To run across a lake, you only have to do one thing: Run fast. The same is true in software development.
Two years ago, I stood on my soapbox and yelled. I told the FP community that their languages were bad, and that they should feel bad. It was a post full of vitriol and frustration, but also a little bit of truth. I believed then (and still do) that functional languages are a poor solution if what you're looking for is a way to get B grade programmers to build scalable, concurrent systems. After trying to learn Erlang, Haskell, and then Scala, I couldn't see how using those languages was easier that just using separate processes, stitched together with message passing infrastructure, to build systems at scale. And with these thoughts running through my head, I vomited on the Internet. Then Hacker News picked it up.
A lot of people I've met don't use the private function definition in Clojure -- which is
defn- if you've never seen it. They don't see the point, or they think that private functions in Clojure are dynfunctional (pun!). Based on my use of it so far this year, this confuses me, because I think private functions in Clojure are awesome. The reason I think they're awesome is because I write tests for my code, so that I can refactor. Having a clear deliniation between code the that's tested directly and indirectly means I can refactor much more quickly.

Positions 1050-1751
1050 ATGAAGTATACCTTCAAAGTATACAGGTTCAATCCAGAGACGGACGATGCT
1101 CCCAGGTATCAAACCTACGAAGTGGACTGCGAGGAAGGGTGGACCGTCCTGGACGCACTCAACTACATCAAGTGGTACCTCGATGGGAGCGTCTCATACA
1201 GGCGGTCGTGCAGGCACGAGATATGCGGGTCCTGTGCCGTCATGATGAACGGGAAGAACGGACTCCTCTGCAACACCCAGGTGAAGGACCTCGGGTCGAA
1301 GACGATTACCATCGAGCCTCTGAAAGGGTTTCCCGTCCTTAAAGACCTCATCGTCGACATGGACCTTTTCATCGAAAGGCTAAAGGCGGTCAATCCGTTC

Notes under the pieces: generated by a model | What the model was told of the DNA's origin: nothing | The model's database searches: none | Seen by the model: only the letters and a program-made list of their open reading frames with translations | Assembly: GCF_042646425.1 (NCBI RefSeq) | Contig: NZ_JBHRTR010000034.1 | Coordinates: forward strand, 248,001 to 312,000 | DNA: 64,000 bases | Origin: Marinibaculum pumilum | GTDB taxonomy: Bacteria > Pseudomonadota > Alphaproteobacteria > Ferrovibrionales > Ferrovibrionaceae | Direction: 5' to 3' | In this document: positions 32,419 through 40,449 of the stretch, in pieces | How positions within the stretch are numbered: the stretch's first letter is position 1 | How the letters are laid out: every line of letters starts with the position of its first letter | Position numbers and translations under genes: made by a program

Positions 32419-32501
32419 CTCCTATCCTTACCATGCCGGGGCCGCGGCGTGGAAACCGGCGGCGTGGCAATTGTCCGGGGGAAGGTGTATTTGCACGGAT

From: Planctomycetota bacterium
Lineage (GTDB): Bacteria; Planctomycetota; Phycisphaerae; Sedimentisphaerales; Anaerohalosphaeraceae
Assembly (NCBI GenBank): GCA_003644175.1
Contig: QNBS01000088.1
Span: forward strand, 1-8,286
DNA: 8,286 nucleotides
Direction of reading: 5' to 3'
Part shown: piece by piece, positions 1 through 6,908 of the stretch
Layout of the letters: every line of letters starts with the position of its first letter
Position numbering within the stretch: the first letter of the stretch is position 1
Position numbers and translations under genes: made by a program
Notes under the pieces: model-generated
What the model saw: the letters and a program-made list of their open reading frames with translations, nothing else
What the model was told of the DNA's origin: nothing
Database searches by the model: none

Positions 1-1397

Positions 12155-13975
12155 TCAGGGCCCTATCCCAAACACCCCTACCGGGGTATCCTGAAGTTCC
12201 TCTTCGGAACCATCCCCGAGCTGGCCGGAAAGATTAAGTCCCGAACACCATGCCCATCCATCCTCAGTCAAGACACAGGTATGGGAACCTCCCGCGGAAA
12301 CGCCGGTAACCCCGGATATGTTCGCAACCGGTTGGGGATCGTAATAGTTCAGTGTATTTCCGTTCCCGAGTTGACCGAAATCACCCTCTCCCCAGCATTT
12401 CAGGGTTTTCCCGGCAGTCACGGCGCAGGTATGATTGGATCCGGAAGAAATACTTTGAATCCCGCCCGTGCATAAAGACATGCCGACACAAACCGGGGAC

When you're looking for ways to refactor code, you can use your fingers, or you can use your eyes. Refactoring with your fingers is nice. When you have a continuous test runner, running a suite of tests on each change, you can refactor pretty quickly. But refactoring with your eyes is much, much faster. Being able to see possible refactorings and think through them in your head is a much faster way to reason about how to clean up code.
If most of your functions are private, you can refactor with your eyes before you refactor with your hands. Unless you've been doing something dumb like subverting access controls to invoke private functions, you know that all of your private functions can be changed, inlined, extracted, and generally recombobulated without fear of breaking a test or messing with another module. This frees up your mind to think about the code that's right in front of you, rather than worrying about the other code that might be calling it.
The public functions, on the other hand, are expensive to change. You will probably break some clients. You probably break tests. All of this will require a lot of work that, essentially, adds no value on it's own. That's not to say that you shouldn't refactor public functions, of course. It's just that the costs are potentially higher. And I find that too many public functions in a module create a slight reluctance to refactor. A pause in thinking, if you will, that I'd rather do without.
So I love private Clojure functions. They're just new a way to implement an old-fashioned idea: Encapsulation. Clearly dividing my clojure modules into public (more expensive to change) and private (less expensive to change) has worked out very well for me. If you haven't tried it, I suggest that you do.
Unless, of course, you're not writing tests...in which case I have nothing for you!